Posted by Lex, on August 28, 2006
Over at Blackfive’s place, Pinch has sad news:
It is with deep regret that I pass on the sad news the CAPT Frank W. Ault, USN, Retired made his final take off August 20, 2006 at his home in Arlington, VA. Frank’s very diverse career combined with his forward thinking and intelligence made him an exceptional Naval Officer.
CAPT Ault graduated with the Naval Academy class of 1943 (Graduation was accelerated to June of 1942) and spent his first two commissioned years in the surface Navy. Assigned to the USS Astoria (CA-34), he participated in the Invasion of Guadalcanal. He survived the sinking of Astoria during the First Battle of Savo Island in August 1942. Frank then joined the USS Tuscaloosa (CA-37) and participated in the Invasion of North Africa in November 1942. He was in the Gunnery Department on both ships.
CAPT Ault entered flight training in 1944 and was designated a Naval Aviator on October 17, 1945. Frank was assigned to the Armed Forces Special Weapons Project in 1947 and became a nuclear weapons specialist. He was a plank owner and Bomb Commander VC-5, the Navy’s first atomic bomb delivery squadron. CAPT Ault held important assignments in OPNAV and BUORD dealing with Nuclear weapons and weapons research. While in BUORD, Frank was assigned as Director of Space Research and authored the first Navy Space Program Plan in 1957. He then moved on to be OPNAV as Director of Navy Space Systems (OP-76) and DDR&E as Assistant for Navy Space Systems.
Frank never got too far away from the cockpit. He served in five VA squadrons, was CO of VA-216, and Commander Air Group 10 on board USS Shangri La (CV-38). CAPT Ault commanded the USS Renville (APA-227) and the USS Coral Sea (CVA-43) during the Vietnam War. His assignment as Chief of Staff to ComCarDivOne, deployed to Vietnam from 1967 to 1968, and his prior experience as a carrier CO and weapons specialist made him a perfect candidate to conduct an Air Weapons Study for OPNAV/NAVAIR. The product was the famous “Ault Report” of 1968. The report diagnosed fighter systems performance in Vietnam and is credited with raising the air combat kill ratio in Vietnam from 2.5 to 1 to over 12.5 to 1. As a result of the report, the Navy realized the need for a Fighter Weapons School, and “Top Gun” was established.
CAPT Ault was indeed a pioneer in the Nuclear Weapons and Navy Space fields. His skill and experience as a pilot, coupled with his intelligence made him a great Naval Aviator. He will be missed.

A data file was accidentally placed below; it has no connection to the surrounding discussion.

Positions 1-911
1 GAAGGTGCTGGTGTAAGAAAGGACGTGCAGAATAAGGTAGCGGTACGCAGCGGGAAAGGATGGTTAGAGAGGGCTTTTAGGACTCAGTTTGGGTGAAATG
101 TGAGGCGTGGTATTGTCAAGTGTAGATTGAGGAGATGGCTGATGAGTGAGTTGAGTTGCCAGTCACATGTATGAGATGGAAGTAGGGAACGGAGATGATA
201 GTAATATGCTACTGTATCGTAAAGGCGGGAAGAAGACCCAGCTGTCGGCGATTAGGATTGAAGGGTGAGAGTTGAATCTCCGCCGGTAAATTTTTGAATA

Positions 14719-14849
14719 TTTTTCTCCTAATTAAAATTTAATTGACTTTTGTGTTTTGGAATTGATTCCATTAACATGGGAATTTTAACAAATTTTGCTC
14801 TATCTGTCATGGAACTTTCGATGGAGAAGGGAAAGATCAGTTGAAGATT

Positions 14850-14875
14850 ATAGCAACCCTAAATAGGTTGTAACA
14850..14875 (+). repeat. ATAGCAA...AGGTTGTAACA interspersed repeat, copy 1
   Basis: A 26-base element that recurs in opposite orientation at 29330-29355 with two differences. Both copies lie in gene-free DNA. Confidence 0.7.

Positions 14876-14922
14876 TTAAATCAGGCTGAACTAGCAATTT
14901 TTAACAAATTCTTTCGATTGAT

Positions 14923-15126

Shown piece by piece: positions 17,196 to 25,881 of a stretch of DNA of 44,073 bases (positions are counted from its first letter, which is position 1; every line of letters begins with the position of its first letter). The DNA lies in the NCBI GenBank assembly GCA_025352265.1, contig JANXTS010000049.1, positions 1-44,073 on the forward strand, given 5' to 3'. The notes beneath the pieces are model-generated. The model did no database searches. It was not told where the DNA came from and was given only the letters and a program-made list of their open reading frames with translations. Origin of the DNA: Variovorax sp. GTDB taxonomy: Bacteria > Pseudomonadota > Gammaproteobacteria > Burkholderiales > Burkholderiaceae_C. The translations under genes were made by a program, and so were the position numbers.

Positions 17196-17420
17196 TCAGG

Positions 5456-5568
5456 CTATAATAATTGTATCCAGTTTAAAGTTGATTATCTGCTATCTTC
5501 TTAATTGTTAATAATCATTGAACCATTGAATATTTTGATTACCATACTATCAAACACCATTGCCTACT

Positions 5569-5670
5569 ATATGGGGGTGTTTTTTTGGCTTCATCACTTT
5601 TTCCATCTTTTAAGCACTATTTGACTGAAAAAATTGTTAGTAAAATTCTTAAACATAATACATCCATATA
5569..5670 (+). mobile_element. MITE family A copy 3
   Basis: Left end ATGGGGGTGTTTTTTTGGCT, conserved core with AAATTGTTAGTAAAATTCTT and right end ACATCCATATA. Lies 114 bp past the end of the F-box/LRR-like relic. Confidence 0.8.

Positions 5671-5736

A memorial service will be held Friday, September 8 at the Fort Myers Memorial Chapel at 1300 with a reception at the Fort Myers Officers Cub following the service.
During the Vietnam war, the Navy asked why our fighter crews, manning gear that entirely outclassed their North Vietnamese adversaries, were not pulling down kill ratios at historical rates. Considering that we were only killing 2.3 NVA MiGs to each F-4, we were losing the air war both in terms of cost and morale. CAPT Ault was charged with figuring it out. His “Ault Report” became the foundation for numerous technical changes to the way we built and loaded air-to-air missiles. It also was the genesis of TOPGUN – not the movie, but the school – a place dedicated to ensuring that those who had learned how to kill in survive in the crucible of air combat passed their lessons down to those who would one day need to do so. CAPT Ault was the first to understand that those who successfully got past the first “willies” of indian country often went on to be the most succesful. It was he who ensured that stateside fighter training so closely replicated actual combat stresses so that “nuggets” felt almost relieved to be in the actual fight, rather than in training.
In short time, the Navy’s kill ratio rose to 13:1, and the rest, as they say, is history.
There is a kind of irony I suppose, in the knowledge that an attack pilot rescued fighter aviation. But only Nixon could go to China.
Captain Ault rendered the Navy a great service. He will indeed be missed.
Fly, fight, win.